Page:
In general, focus on vegetables, fruits, nuts and seeds, legumes, eggs, whole grains and free-range/pasture raised animals. In addition, avoid refined carbohydrates and pro-inflammatory fats (e.g., refined seed oils and trans fats) and opt for choosing local, seasonal, sustainable and organic foods. (Galland, L. 2010) (Simopoulos, A. P. 2008)


Eric Helms, a natural bodybuilder and PhD candidate, describes a pyramid approach in his book The Muscle Strength Nutrition Pyramid.

This approach prioritizes nutrition as follows:                                                                                           The Muscle Strength Nutrition Pyramid.

  1. Calories/Energy balance
  2. Macronutrients and Fiber
  3. Micronutrients and Water
  4. Nutrient Timing and Meal Frequency
  5. Supplements



  • Resting Metabolic Rate (RMR) 60%
  • Activity Energy Expenditure (AEE) 30%
  • Thermic Effect of Food (TEF) 10%

There are a number of online calculators that can help estimate RMR and AEE. These can be useful for weight gain and weight loss applications. The TEF is highest for protein and fiber, so when the desired adaptation is weight loss, aside from a calorie deficit, focusing on protein and fiber will be useful dietary strategies. Energy balance is also essential for performance sports or training where weight loss or weight gain is not the goal, but energy to perform the activity is. In these cases, sufficient calories to fuel an activity are important.

One guideline is the acronym HEC: Hunger, Energy & Emotions, Cravings. If your “HEC” is in check, you are probably energy primed for performance


Macronutrients are types of food (carbohydrates, proteins and fats) required in large amounts in the human diet.


Carbohydrates (CHO) consist of sugars, starches and fibers.

They can also be classified based on how they can influence blood sugar:

  • High Glycemic Index/ Load- rapidly increase blood glucose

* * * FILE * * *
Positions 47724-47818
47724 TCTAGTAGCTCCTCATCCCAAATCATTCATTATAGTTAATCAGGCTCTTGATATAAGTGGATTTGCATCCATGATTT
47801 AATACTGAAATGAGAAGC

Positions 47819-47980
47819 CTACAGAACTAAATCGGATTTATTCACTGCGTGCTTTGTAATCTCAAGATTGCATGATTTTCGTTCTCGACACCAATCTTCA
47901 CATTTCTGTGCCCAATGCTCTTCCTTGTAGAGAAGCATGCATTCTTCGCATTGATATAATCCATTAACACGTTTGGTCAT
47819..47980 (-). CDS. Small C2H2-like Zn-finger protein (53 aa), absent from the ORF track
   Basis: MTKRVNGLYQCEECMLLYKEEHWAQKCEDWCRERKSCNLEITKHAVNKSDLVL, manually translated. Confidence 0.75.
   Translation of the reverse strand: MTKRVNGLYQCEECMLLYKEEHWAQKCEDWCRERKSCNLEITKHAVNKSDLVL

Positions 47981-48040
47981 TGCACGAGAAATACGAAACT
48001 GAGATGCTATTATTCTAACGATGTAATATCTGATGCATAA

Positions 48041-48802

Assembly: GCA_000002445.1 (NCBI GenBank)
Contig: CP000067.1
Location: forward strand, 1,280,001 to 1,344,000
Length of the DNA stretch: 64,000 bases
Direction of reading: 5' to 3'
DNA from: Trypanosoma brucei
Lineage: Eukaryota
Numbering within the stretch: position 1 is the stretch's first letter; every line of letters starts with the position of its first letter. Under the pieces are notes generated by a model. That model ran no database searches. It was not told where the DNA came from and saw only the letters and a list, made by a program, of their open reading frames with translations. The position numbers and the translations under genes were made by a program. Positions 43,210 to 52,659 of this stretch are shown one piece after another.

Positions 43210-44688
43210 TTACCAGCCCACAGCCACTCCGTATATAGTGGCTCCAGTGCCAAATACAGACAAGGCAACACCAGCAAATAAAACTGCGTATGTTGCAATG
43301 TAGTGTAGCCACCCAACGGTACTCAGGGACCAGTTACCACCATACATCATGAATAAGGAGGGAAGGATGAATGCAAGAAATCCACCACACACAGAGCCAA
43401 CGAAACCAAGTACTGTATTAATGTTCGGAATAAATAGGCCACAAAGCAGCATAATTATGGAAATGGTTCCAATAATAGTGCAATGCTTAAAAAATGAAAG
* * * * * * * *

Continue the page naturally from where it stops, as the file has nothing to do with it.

• Low Glycemic Index/Load- slow increase in blood glucose


When carbohydrate availability is low, AMPK, a metabolic sensor, stimulates the production of PGC-1α, a transcriptional co-activator that regulates gene expression and energy metabolism. This results in increased mitochondrial enzyme activities, increased lipid oxidation, lactate removal and improved exercise capacity/performance. (Liang, H., & Ward, W. F. 2006), (Knuiman, P. et al. 2015)



  • Attenuation of central fatigue
  • Maintenance of CHO oxidation rates
  • Muscle glycogen sparing
  • Reducing exercise-induced strain
  • Maintenance of excitation-contraction coupling
  • Glycogen availability to meet the needs of sprinting or higher intensity


  • DOSE= 5 – 8 g/kg of body weight (BW) for moderate intensity training and 8 -10 g/kg BW per day for high intensity
  • Carb load the day before and maintain during the event
  • Ingest 3-6 hours prior to exercise
  • Pre-Exercise: Low GI pre-exercise meal resulted in a higher rate of fat oxidation during exercise than did a high GI meal
  • Relative shift in substrate utilization from CHO to fat when a low GI meal is ingested before exercise compared with that for a high GI meal (Research shows there is no difference in endurance running capacity when focusing on lower GI carbohydrates and that this probably promotes metabolic flexibility of energy substrate utilization.)

Sources: Vegetables, fruits, grains and dairy

(Burke, Louise M. et al. 2001) (Karelis, A. D. et al. 2010) (Smith-Ryan, A., & Antonio, J. 2013)  (Stevenson, E. J. et al. 2006)


Proteins are large macromolecules of one or more long chains of amino acid residues


  • Catalyzing metabolic reactions
  • DNA replication
  • Transporting molecules
  • Muscle Protein Synthesis (MPS)- Leucine “triggers” mTOR, which in turn promotes MPS. Some studies show that Leucine + Carbohydrates augment this adaptation


  • Leucine is the key BCAA to stimulate/trigger muscle protein synthesis
  • Alternate whole meals with a leucine supplement
  • Dose: 2-3 g of leucine (25-35 g of high quality whey protein)
  • Food sources: beef, poultry, pork, lamb, fish, eggs, dairy
  • In general, plant based protein diets can impair training adaptations relative to meat and dairy diets
  • Whey: fast-digesting (consume protein close to training session)
  • Casein: slow-digesting (take before bed)

(Dreyer, H. C., Drummond, et al. 2008) (Norton, L. E., & Layman, D. K. 2006) (Smith-Ryan, A., & Antonio, J. 2013)


Fats and oils are categorized according to the number and bonding of the carbon atoms in the aliphatic chain.

Saturated fats – no double bonds

Polyunsaturated – missing several hydrogen atoms and have two or more double bonds

Unsaturated fats – one or more double bonds


  • Energy source and energy storage